[16 October 2012]
Less than a month ago Mad Men became the biggest loser in Emmy awards history, losing in each of the 17 categories where it had received mentions including four acting categories and Best Drama Series (which it had won for the past four years). While it’s true that awards mean nothing in terms of quality and merit, it was slightly disappointing to see the series fail to be rewarded for what was undoubtedly its greatest season yet.
Set between Memorial Day 1966 and the early spring of 1967, season five picks up shortly after Don Draper (Jon Hamm) has married his former secretary Megan (Jessica Paré). The two are shown living an idyllic romance as the high spirited young woman injects new life into Don’s ever-cynical demeanor. Of course, this show has never been known for its joyful moments and before soon we begin exploring the dark aspects of Don’s new life. On the first episode—deliciously entitled A Little Kiss—Megan throws a surprise party for Don in their new apartment; one of those ‘60s pads that scream James Bond and would look horribly dated nowadays.
The visibly embarrassed Don, who obviously hates surprises, is even more disgusted when his lovely wife performs a song for him. Megan’s choice of yé-yé classic “Zou Bisou Bisou” results delightful to guests and viewers, but also announces what will be the main arc for this season: Don’s inability to keep up with changing times.
From its very first episode Mad Men provided viewers with a window to the past, and unlike other period shows it never tried to use its characters or settings as a mirror of our times. Time and time again, people have suggested that the ‘60s are used as a pure stylistic device by the show’s creator Matthew Weiner. The best part about the show is that it doesn’t bother to refute this notion. We might never really know what inspired its creator to set his show during this era but the truth is that it makes for some superb television, because like the greatest art it transports us to a place far away from where we are.
The truth is that Don Draper could never inhabit our times, either; his views on sex, parenting and work ethics would deem him a misogynist or a complete lunatic and in this season, more than any of the previous ones, we wonder how—and if—this creature will make it past this decade. During the fifth season we see Don encounter problems that announce the unrelenting passing of time in ways he never saw coming. His new wife for example, not content with her promotion in Sterling Cooper Draper Pryce, decides she wants to fully pursue her acting career, something her husband doesn’t understand. During an episode entitled Dark Shadows a smog cloud takes over NYC while Megan contemplates her future. Who said this show was subtle in its metaphors?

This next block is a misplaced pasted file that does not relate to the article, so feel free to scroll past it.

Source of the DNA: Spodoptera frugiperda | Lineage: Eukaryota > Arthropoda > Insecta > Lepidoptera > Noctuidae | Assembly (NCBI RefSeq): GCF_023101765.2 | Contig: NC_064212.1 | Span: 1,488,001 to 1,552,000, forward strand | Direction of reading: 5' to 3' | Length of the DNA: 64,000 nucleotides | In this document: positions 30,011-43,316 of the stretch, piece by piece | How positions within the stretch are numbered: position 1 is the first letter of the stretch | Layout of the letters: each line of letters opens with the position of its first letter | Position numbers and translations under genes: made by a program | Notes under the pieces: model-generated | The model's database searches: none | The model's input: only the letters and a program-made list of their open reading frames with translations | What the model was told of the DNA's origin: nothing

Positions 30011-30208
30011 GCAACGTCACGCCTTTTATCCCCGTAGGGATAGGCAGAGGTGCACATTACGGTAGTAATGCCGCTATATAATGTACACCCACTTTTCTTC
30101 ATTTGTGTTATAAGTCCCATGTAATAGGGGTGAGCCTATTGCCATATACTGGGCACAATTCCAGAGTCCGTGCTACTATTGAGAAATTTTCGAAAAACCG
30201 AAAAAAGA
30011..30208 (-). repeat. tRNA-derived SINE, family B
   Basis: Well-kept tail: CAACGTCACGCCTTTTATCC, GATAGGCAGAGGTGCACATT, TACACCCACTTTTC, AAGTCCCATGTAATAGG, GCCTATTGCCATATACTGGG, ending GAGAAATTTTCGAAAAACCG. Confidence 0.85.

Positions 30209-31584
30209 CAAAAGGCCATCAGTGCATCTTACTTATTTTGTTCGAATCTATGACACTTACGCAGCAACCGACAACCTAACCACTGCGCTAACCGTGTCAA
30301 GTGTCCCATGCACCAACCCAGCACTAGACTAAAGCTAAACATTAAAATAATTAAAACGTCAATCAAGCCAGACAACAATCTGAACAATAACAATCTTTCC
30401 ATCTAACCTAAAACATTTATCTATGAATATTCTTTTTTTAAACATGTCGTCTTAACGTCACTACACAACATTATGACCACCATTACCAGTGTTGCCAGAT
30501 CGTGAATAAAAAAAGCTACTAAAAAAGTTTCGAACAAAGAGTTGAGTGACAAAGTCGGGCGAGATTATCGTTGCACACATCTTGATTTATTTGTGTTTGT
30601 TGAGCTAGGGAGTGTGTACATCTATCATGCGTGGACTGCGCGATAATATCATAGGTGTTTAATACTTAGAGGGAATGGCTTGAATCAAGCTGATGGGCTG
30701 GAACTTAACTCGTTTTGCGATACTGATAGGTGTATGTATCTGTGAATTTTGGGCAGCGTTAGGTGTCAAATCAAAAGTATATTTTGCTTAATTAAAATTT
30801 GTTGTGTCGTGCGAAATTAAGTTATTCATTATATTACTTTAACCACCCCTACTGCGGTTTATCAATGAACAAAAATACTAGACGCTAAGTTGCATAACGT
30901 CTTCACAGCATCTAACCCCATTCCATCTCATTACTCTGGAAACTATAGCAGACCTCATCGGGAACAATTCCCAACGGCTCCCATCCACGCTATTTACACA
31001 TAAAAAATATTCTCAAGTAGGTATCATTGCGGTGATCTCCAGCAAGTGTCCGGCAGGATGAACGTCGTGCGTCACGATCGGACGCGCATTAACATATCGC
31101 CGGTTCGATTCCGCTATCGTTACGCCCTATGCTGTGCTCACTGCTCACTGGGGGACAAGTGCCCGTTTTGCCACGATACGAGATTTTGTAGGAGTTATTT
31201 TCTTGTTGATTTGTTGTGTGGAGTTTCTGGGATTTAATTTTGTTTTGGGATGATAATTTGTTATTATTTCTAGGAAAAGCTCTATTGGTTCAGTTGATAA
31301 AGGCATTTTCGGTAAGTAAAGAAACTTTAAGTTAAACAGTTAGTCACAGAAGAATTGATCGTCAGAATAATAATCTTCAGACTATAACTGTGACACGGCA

Trapped in what seems to be an uprising of younger people, including his rebellious daughter Sally (the delightful Kiernan Shipka), Don is also threatened by the genius of new hire Michael Ginsberg (Ben Feldman) who has no regards for the traditions Don tries to uphold, but has such undeniable talent that he becomes essential to the firm. This causes trouble with Don and Peggy Olson (Elisabeth Moss) who not only fear Ginsberg, but realize they won’t be able to coexist in a world where gender issues still prevent her from achieving a higher position in the hierarchy.
The troubled and troublesome dynamics of gender and power are never more obvious than in the landmark episode The Other Woman, in which the partners make Joan Harris (the endlessly brilliant Christina Hendricks) an offer she can’t refuse. This is one of the only episodes where the writers have tricked the audience by using time shifts, but this proves that unlike the characters it depicts the show is willing to bend the rules a little and embrace change. The episode might very well be one of the finest hours of television ever made and a powerful reminder of this show’s brilliance.
Mad Men Season Five looks absolutely astonishing in high definition, the Blu-ray boxset featuring widescreen presentations of each of the 13 episodes, as well as crystal clear audio (you’ll need it for the delicious dialogues highlighted in a featurette called Mad Men Say the Darndest Things). Bonus features include commentaries with Weiner and cast members, but the most fascinating extras are those that don’t concentrate on the show’s production. In The Party of the Century historians take you to Truman Capote’s infamous Black & White Masquerade Ball held on November 1966. The Uniform Time Act of 1966 is a detailed timeline exploring the history of how daylight savings time came to be. Since the show never really deals directly with historical events, these featurettes add endlessly rich layers that provide us with more context, which in a show as complex as this also work as subtext.
Mad Men continues breaking the rules of dramatic television and with delicious guest turns by Julia Ormond and January Jones (who should be featured more next season) we are left salivating for what’s in store for these characters.